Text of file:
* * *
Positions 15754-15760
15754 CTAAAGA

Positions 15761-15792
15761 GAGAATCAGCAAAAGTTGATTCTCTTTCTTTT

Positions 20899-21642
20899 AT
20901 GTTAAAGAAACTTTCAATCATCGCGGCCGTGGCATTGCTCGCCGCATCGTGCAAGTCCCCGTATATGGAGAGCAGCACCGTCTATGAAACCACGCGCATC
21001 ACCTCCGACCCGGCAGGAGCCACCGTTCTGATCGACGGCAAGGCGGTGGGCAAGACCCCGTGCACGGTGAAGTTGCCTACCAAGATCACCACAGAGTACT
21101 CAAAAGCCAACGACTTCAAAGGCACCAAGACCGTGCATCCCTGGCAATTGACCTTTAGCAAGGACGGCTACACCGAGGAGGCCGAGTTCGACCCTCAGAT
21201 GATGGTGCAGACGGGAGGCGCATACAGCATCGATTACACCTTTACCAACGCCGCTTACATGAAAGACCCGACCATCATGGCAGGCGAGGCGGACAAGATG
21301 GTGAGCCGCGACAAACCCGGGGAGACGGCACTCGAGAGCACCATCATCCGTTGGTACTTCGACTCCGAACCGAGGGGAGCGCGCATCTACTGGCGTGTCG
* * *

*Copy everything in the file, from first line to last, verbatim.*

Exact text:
Positions 15754-15760
15754 CTAAAGA

Positions 15761-15792
15761 GAGAATCAGCAAAAGTTGATTCTCTTTCTTTT

Positions 20899-21642
20899 AT
20901 GTTAAAGAAACTTTCAATCATCGCGGCCGTGGCATTGCTCGCCGCATCGTGCAAGTCCCCGTATATGGAGAGCAGCACCGTCTATGAAACCACGCGCATC
21001 ACCTCCGACCCGGCAGGAGCCACCGTTCTGATCGACGGCAAGGCGGTGGGCAAGACCCCGTGCACGGTGAAGTTGCCTACCAAGATCACCACAGAGTACT
21101 CAAAAGCCAACGACTTCAAAGGCACCAAGACCGTGCATCCCTGGCAATTGACCTTTAGCAAGGACGGCTACACCGAGGAGGCCGAGTTCGACCCTCAGAT
21201 GATGGTGCAGACGGGAGGCGCATACAGCATCGATTACACCTTTACCAACGCCGCTTACATGAAAGACCCGACCATCATGGCAGGCGAGGCGGACAAGATG
21301 GTGAGCCGCGACAAACCCGGGGAGACGGCACTCGAGAGCACCATCATCCGTTGGTACTTCGACTCCGAACCGAGGGGAGCGCGCATCTACTGGCGTGTCG